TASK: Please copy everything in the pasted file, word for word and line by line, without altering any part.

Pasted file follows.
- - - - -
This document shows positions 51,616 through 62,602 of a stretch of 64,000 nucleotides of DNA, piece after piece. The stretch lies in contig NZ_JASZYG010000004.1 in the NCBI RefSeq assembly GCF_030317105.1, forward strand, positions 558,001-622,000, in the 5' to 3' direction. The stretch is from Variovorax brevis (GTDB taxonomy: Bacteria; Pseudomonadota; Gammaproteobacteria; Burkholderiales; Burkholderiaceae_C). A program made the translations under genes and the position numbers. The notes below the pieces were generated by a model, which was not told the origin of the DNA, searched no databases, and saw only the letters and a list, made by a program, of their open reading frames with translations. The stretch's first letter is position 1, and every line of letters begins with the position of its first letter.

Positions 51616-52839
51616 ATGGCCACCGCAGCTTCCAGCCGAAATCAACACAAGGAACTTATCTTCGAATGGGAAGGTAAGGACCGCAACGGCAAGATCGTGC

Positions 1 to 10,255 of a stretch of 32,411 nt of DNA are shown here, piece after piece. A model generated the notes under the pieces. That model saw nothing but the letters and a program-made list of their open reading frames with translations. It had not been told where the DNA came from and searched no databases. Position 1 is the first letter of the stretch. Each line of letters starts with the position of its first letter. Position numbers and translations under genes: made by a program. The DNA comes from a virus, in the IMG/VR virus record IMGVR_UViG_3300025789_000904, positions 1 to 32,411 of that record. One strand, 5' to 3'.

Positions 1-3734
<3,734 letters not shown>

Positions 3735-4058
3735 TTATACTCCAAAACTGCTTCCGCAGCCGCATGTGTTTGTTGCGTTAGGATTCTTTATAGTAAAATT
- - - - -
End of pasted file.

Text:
This document shows positions 51,616 through 62,602 of a stretch of 64,000 nucleotides of DNA, piece after piece. The stretch lies in contig NZ_JASZYG010000004.1 in the NCBI RefSeq assembly GCF_030317105.1, forward strand, positions 558,001-622,000, in the 5' to 3' direction. The stretch is from Variovorax brevis (GTDB taxonomy: Bacteria; Pseudomonadota; Gammaproteobacteria; Burkholderiales; Burkholderiaceae_C). A program made the translations under genes and the position numbers. The notes below the pieces were generated by a model, which was not told the origin of the DNA, searched no databases, and saw only the letters and a list, made by a program, of their open reading frames with translations. The stretch's first letter is position 1, and every line of letters begins with the position of its first letter.

Positions 51616-52839
51616 ATGGCCACCGCAGCTTCCAGCCGAAATCAACACAAGGAACTTATCTTCGAATGGGAAGGTAAGGACCGCAACGGCAAGATCGTGC

Positions 1 to 10,255 of a stretch of 32,411 nt of DNA are shown here, piece after piece. A model generated the notes under the pieces. That model saw nothing but the letters and a program-made list of their open reading frames with translations. It had not been told where the DNA came from and searched no databases. Position 1 is the first letter of the stretch. Each line of letters starts with the position of its first letter. Position numbers and translations under genes: made by a program. The DNA comes from a virus, in the IMG/VR virus record IMGVR_UViG_3300025789_000904, positions 1 to 32,411 of that record. One strand, 5' to 3'.

Positions 1-3734
<3,734 letters not shown>

Positions 3735-4058
3735 TTATACTCCAAAACTGCTTCCGCAGCCGCATGTGTTTGTTGCGTTAGGATTCTTTATAGTAAAATT